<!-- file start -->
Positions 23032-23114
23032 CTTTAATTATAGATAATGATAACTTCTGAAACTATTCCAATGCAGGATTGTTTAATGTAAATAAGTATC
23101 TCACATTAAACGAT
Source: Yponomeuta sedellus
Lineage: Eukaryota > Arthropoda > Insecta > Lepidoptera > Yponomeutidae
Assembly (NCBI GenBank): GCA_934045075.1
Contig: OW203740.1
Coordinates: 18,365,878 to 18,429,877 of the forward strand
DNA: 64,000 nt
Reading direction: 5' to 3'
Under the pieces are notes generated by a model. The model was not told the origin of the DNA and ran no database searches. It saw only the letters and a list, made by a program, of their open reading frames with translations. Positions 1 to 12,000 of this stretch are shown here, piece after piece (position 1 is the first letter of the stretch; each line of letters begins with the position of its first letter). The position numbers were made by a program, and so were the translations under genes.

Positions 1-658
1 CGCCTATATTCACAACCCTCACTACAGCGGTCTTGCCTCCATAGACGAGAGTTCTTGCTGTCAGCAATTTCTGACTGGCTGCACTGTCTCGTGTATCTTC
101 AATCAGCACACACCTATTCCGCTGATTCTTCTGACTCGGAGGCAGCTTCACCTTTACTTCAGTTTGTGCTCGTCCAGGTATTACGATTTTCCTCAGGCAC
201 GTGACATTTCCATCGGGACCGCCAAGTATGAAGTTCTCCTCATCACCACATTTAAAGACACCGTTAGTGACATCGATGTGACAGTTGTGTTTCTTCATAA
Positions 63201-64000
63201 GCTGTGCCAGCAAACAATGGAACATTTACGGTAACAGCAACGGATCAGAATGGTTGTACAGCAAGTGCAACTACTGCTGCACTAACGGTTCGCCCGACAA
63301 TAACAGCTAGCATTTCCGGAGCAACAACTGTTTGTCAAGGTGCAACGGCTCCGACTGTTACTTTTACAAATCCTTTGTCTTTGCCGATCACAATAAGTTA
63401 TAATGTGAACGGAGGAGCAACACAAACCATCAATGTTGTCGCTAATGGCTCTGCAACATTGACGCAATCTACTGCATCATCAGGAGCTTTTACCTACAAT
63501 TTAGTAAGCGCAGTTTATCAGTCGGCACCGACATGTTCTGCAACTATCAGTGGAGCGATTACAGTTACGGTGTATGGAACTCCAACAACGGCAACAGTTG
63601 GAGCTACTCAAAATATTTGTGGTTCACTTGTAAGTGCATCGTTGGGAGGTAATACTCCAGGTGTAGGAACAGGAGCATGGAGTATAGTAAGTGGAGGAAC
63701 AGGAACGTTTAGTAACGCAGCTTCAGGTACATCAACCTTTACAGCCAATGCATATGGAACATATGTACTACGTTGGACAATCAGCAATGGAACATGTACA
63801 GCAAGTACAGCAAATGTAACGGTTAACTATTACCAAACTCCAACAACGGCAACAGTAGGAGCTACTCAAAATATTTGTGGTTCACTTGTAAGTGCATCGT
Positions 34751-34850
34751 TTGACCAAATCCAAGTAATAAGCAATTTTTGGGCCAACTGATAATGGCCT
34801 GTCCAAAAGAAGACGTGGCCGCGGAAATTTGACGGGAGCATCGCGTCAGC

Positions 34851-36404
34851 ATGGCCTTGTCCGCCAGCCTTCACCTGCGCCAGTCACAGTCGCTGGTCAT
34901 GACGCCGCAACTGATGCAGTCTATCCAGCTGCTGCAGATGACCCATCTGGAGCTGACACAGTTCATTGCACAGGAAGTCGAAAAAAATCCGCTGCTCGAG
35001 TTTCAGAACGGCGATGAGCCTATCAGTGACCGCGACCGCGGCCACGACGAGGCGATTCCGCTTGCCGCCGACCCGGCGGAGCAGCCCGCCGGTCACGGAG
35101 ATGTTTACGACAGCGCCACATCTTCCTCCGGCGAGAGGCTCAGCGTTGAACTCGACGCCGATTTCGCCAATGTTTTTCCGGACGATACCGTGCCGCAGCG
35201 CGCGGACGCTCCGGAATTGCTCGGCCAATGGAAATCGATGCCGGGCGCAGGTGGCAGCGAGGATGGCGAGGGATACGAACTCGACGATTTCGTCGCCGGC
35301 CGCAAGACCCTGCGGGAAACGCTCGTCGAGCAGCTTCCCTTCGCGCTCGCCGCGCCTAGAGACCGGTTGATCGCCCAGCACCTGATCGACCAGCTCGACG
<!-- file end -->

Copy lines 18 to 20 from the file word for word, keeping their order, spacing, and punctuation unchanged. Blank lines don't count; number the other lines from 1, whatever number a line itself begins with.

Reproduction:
63301 TAACAGCTAGCATTTCCGGAGCAACAACTGTTTGTCAAGGTGCAACGGCTCCGACTGTTACTTTTACAAATCCTTTGTCTTTGCCGATCACAATAAGTTA
63401 TAATGTGAACGGAGGAGCAACACAAACCATCAATGTTGTCGCTAATGGCTCTGCAACATTGACGCAATCTACTGCATCATCAGGAGCTTTTACCTACAAT
63501 TTAGTAAGCGCAGTTTATCAGTCGGCACCGACATGTTCTGCAACTATCAGTGGAGCGATTACAGTTACGGTGTATGGAACTCCAACAACGGCAACAGTTG